Short Fiction

Misty’s award-winning short fiction has appeared in international and national journals in print and online, in several anthologies, and in three acclaimed collections.

Other Short Fiction

“Leave No Trace” in Roswell: A Literary Collection

The rhythmic chirp of the metal detector sounded like a heart monitor, the kind hooked up to critically ill patients. It gave off a steady, contented chime as I skimmed the flat head of the sensor over the coppery red sand clumped with cheat grass and creosote.

“Hey, chica,” Nik called. “If you find the next Mojave Nugget, I want a cut.”

“The Woman in My Closet” in New Flash Fiction Review

The woman in my closet is watching me again. Flash of white through the folded door, crisp linen tea dress, fascinator, prim buttoned gloves. I laugh. That was never me.

 “The Pizza Philosopher” in The Writer’s Block from the Midwest Writing Center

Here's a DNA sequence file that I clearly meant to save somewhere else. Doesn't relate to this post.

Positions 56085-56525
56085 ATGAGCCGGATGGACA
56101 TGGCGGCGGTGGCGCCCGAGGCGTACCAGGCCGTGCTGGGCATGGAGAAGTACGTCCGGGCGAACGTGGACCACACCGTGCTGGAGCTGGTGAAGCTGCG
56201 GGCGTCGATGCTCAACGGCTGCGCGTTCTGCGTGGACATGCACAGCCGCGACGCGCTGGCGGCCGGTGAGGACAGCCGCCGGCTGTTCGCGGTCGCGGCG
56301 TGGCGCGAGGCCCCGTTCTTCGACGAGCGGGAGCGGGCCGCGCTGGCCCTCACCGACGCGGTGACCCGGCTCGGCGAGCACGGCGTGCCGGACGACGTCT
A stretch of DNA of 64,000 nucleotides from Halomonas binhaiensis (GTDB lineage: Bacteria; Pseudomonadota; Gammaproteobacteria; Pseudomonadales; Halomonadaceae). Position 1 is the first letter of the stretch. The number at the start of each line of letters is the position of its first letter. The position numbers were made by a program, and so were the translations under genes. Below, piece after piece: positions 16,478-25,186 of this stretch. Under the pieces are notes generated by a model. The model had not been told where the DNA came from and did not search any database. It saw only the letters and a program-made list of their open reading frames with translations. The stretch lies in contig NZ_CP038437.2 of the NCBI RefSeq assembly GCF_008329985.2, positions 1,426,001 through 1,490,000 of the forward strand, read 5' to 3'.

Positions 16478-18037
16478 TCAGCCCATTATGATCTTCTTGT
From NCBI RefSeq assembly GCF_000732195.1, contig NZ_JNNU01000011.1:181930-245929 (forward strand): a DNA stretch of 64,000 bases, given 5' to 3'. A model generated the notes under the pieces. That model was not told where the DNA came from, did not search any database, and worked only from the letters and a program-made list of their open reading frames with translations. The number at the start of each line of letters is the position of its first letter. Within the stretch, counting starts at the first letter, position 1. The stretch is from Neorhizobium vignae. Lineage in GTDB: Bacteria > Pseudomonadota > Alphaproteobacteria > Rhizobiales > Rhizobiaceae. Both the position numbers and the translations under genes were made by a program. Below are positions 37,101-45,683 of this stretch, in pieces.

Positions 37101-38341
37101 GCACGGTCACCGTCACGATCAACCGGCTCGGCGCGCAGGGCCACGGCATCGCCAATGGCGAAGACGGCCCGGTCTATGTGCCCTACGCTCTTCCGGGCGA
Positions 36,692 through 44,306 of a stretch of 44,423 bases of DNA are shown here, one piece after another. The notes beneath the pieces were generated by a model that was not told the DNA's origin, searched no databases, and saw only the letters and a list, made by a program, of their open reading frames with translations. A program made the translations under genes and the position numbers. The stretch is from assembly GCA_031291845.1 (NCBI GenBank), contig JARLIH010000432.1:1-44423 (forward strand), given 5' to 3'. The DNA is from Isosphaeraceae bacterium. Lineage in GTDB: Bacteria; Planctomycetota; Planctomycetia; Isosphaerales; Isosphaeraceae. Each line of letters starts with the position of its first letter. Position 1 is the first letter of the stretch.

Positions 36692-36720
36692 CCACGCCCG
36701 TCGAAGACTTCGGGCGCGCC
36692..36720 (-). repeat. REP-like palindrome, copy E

The dough needs more flour and a pinch of salt. He taps his fingers to two bowls of chalky white crystals and a flick of the wrist casts the grains over the pale yellow disc. Fold, press, fold, press; the move is instinctive, rolling knuckles to wrist, as easy and thoughtless as stroking a cat or the long dent down the back of his lover.

“Vanishing Point” in Literary Mama

I didn’t realize what was happening until the dough hook went through my finger.

“Pandemic,” winner in the River Cities’ Reader Short Fiction Contest 2017

The stainless steel door to my laboratory whispered open. The Director had her heavies with her, the tall Punjabi I’d named Muff and Scruff. The midnight-black car far below had rolled away, armored SUVS before and behind. So you see I was expecting this interruption; it did not take me by surprise.

“The Fitting,” in DOMESTIC (Willow Press, 2017)

Excerpt from “Bay City” appearing in THE NECESSARIES

My Aunt Nat’s bridal shop stood tucked between a fish fry place and a tourist mini-mart selling T-shirts, surfboards, and rack after rack of bathing suits and sunglasses. I tried prepping Parker to meet my aunt, but apparently chatting on the phone over bust measurements and train lengths had already turned them into old friends.